The DOJ review should be conducted according to the law, immune from political or other improper influences. Unfortunately, it appears the DOJ’s independence is being threatened, or even directly undermined.

Time Warner owns CNN, a network President Trump routinely and aggressively maligns. These attacks, which were common during the 2016 election, have persisted and grown more aggressive. As president, Mr. Trump has used his personal Twitter account to deride the network as “fake news” and “fraud news” and even as an enemy of the public. In recent days, Mr. Trump even went so far as to post a video clip edited so that he appeared to wrestle a man with a CNN logo covering his face to the ground.

Media reports suggest that Mr. Trump may now be misusing his office to escalate his attacks on CNN by interfering in the DOJ’s review of the proposed Time Warner-AT&T merger. On July 5, 2017, the New York Times reported that a senior Trump administration official said that “White House advisers have discussed” the pending merger as a “potential point of leverage” over CNN. Further reporting indicates the White House may condition the merger on the termination of CNN’s president, Jeff Zucker. Mr. Trump has suggested publicly that he has information that Mr. Zucker’s removal is imminent. These reports raise substantial concerns about the integrity of DOJ’s antitrust review.

Subverting antitrust laws and co-opting DOJ’s antitrust oversight authority in a war against a news network would be a stunning abuse of power, a troubling intrusion on the rights of private enterprise, and a disturbing assault on the freedom of the press, as several reporters and media outlets quickly observed. Communications between White House staff and DOJ officials regarding the proposed merger—or factors or conditions necessary for its approval—may also violate longstanding policies restricting contacts between the White House and DOJ regarding open matters. And even if neither Mr. Trump nor White House staff has yet contacted DOJ regarding the merger, the White House has already exerted improper pressure on DOJ, Time Warner, and CNN simply by transmitting a threat to do so through the New York Times.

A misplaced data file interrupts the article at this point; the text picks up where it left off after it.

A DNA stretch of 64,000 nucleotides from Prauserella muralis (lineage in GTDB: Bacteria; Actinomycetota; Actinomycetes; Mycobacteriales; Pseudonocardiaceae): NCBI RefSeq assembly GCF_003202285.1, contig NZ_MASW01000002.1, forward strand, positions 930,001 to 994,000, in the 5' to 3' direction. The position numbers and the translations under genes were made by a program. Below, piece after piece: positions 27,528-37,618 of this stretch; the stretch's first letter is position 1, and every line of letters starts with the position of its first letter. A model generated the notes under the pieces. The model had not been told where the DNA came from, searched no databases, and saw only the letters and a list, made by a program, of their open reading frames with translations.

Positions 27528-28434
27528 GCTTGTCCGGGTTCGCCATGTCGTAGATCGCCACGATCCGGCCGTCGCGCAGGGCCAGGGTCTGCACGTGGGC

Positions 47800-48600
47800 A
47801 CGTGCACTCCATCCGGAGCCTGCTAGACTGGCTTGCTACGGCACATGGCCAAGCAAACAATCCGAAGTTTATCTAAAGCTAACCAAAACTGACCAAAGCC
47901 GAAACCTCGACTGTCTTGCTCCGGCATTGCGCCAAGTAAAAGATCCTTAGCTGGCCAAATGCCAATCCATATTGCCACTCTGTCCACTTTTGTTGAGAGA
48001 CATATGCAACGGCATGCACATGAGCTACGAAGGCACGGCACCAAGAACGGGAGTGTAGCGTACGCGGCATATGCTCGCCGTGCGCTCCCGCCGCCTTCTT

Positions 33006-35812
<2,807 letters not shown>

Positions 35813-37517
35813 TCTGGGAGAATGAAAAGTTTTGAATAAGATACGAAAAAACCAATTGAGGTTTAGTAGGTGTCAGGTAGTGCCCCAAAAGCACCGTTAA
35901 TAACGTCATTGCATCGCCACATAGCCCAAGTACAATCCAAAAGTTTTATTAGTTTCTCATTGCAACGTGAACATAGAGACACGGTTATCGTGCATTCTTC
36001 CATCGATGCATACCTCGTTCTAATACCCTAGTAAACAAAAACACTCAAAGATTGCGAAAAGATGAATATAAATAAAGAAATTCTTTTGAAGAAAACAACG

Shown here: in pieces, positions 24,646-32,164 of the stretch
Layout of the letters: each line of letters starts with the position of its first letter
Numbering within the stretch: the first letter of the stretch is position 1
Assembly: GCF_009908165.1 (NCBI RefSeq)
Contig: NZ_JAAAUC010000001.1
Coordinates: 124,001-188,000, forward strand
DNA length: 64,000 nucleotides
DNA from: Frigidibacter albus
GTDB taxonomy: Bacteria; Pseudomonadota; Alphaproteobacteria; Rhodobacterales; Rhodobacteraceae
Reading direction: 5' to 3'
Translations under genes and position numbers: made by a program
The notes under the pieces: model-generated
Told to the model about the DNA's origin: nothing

DOJ’s exercise of its antitrust oversight authority must be fair and impartial, and its decisions must reflect only the law—not the president’s bias or influence. American companies and business leaders must be confident that political prejudices will not distort the free enterprise system or undermine their legal rights. And the American people must be reassured that government agencies will not abuse their regulatory powers to punish or silence the press.

American Oversight—a non-partisan organization dedicated to accountability and ethics in government—requests that you utilize your oversight jurisdiction to investigate any efforts by Mr. Trump or White House staff to threaten Time Warner or CNN or to influence DOJ’s review of the proposed Time Warner-AT&T merger. Among other things, Congress should investigate, and seek documents related to:

  • Who in the White House has considered using the merger as “leverage” against CNN, as reported by The New York Times?
  • What contacts have occurred between the White House and the DOJ regarding the Time Warner-AT&T merger?
  • What contacts have occurred between the administration, including the DOJ and the White House, and Time Warner, AT&T, or CNN, regarding the merger?
  • What steps has the DOJ taken to protect the integrity of its merger review, including what corrective actions have been taken or guidance issued to admonish investigators to ignore the White House’s statements to the media?

While these important questions are pending, the Senate should not confirm Mr. Trump’s nominee to lead the Antitrust Division, Makan Delrahim. Indeed, Mr. Delrahim should be recalled before the Senate Judiciary Committee to obtain his assurances that his nomination was not conditioned on reaching a particular outcome in Time Warner-AT&T merger and that he will take steps to protect the Division from improper influence.

Sincerely,

Austin R. Evers
Executive Director
American Oversight